When Can You Sue Your Employer for Your Injury?

Because all states require that employers carry workers’ compensation insurance that covers the medical bills and lost wages for employees who are hurt at work, employees, in general, cannot sue their employers for work-related injuries. This is designed to be a no-fault system that keeps both employers and employees out of court. However, there are some exceptions to this general rule, and it’s smart to understand them when you’ve been hurt at work as they can result in a much larger compensation settlement for your injuries.

 Employer Negligence

All employers must provide a reasonably safe work environment that does not jeopardize the health of their employees. The Occupational Safety and Health Administration (OSHA), part of the United States Department of Labor, outlines the standards and regulations for a safe workplace in nearly all industries. When these standards are violated, an employer can be found negligent. A workers’ compensation attorney can help the employee prove that an employer’s negligence was the cause of a work-related injury.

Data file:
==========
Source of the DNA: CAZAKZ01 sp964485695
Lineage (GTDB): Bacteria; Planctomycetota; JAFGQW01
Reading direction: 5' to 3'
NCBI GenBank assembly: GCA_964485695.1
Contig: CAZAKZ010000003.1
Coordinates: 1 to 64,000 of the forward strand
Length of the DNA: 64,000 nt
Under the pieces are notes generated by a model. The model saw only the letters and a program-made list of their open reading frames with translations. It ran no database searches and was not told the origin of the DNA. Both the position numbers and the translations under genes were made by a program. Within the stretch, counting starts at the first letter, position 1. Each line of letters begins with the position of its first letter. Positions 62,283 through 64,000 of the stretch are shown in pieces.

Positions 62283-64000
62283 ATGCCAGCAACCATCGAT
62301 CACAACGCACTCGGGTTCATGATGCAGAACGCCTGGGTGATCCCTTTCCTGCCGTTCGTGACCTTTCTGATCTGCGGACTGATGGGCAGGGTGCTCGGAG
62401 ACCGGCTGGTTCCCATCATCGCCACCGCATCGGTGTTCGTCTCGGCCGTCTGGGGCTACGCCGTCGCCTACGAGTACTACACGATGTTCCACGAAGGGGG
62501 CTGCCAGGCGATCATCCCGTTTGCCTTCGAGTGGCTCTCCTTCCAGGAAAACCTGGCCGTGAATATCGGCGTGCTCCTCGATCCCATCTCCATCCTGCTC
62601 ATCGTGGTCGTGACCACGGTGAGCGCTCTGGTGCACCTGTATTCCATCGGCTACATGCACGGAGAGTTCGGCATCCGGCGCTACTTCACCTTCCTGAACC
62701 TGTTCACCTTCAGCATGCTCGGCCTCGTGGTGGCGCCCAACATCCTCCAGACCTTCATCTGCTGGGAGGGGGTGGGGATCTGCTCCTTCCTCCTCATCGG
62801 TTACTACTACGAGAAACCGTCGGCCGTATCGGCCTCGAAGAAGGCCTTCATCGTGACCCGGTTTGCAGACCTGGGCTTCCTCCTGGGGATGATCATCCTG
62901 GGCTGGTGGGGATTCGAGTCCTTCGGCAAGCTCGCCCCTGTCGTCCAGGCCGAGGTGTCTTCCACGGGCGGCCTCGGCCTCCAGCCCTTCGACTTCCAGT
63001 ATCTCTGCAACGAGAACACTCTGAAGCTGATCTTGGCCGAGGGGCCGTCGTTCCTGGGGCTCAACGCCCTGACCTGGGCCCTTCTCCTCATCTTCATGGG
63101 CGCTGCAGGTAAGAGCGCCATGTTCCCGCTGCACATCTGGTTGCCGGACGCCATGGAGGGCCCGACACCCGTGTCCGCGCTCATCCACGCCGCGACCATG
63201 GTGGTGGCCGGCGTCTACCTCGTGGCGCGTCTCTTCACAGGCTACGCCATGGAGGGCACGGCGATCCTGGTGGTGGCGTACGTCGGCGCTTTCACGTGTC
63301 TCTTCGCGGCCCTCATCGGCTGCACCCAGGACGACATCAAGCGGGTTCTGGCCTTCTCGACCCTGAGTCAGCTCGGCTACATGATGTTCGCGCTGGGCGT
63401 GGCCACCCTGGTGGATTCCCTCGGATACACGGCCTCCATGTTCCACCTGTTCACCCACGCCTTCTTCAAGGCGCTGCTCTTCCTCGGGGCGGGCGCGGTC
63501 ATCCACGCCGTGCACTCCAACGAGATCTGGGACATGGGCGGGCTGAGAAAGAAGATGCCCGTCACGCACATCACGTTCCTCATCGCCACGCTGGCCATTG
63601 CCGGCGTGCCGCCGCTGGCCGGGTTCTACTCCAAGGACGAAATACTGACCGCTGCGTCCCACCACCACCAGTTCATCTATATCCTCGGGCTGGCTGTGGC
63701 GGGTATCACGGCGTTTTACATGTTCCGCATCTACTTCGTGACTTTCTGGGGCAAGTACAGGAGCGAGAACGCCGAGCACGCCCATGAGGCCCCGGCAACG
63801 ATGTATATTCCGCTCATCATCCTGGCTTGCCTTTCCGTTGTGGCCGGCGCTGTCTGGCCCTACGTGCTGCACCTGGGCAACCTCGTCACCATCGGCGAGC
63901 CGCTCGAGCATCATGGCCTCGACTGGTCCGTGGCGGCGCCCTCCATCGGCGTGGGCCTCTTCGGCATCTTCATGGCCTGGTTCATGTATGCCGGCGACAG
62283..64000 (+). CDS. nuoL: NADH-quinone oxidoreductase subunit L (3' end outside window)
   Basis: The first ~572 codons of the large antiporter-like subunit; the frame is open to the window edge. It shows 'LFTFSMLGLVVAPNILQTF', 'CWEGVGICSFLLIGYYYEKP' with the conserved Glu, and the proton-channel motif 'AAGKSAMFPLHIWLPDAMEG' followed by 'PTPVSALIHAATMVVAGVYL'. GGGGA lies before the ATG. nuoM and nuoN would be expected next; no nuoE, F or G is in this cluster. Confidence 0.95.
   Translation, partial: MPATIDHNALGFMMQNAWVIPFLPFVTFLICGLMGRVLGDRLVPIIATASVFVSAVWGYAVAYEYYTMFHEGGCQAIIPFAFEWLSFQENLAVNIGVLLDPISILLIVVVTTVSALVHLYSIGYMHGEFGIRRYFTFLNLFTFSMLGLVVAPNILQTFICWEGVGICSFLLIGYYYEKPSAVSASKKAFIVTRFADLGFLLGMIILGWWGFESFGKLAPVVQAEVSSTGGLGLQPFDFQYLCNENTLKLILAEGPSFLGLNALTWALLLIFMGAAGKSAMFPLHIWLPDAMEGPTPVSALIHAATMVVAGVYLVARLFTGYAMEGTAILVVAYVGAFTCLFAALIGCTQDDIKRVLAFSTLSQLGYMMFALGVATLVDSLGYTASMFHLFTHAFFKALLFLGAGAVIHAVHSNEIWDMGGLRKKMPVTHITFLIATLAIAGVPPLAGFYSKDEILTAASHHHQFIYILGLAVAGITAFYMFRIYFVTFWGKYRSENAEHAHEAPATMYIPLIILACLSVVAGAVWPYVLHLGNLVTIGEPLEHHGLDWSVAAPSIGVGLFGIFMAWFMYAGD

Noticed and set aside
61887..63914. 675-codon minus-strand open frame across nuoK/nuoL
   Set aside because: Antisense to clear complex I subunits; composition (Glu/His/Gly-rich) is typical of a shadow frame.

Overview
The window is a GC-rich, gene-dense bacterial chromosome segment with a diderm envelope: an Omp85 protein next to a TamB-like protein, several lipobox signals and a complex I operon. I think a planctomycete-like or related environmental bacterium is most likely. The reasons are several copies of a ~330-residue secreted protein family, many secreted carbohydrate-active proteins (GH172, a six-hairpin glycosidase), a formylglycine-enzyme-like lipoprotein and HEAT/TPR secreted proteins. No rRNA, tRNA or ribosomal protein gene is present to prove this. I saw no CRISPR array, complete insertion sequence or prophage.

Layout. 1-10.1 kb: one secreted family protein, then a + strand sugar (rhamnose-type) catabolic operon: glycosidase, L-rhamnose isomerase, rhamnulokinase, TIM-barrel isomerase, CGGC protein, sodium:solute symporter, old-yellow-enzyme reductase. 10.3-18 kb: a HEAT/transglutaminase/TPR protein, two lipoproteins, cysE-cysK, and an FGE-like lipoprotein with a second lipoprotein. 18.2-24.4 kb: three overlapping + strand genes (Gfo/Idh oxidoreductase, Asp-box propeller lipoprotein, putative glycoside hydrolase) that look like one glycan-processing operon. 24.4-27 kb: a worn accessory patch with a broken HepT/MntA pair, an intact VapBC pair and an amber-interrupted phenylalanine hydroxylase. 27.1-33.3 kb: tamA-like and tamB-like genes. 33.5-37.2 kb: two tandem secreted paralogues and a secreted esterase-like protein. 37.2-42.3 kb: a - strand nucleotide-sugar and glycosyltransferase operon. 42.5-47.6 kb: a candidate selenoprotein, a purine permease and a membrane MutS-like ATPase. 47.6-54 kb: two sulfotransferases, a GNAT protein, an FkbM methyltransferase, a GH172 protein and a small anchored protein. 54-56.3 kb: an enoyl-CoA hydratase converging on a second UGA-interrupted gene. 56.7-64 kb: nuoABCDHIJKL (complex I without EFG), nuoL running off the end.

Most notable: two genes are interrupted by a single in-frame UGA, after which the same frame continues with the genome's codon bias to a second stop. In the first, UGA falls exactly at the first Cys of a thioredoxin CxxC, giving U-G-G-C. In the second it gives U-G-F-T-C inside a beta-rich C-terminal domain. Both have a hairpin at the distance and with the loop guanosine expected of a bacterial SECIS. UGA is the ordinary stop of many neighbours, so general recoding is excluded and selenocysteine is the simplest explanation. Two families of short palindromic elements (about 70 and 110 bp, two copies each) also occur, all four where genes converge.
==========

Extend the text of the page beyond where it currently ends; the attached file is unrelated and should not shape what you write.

Intentional Torts

Unfortunately, there are occasions in which an employer may have intentionally caused harm to an employee. When this occurs and results in injury, an employee can file a civil lawsuit for intentional tort. An assault at work or bad conduct on the part of an employer that leads to an employee injury may be grounds for such a lawsuit. Spreading false information about an employee that hurts his or her reputation may be grounds for a slander lawsuit. Any fraud or misinformation that is given to an employee that results in injury or harm may also be reason to file a lawsuit.

Contact a Workers’ Compensation Attorney Today

If you have been injured at work or have been denied workers’ compensation benefits, do not take chances. Take the first step towards recovering the benefits you deserve. Schedule an appointment with a work injury attorney in Saint Louis Park or Hennepin County, Minnesota by calling Thill and Freeman at (952) 512-7512 today.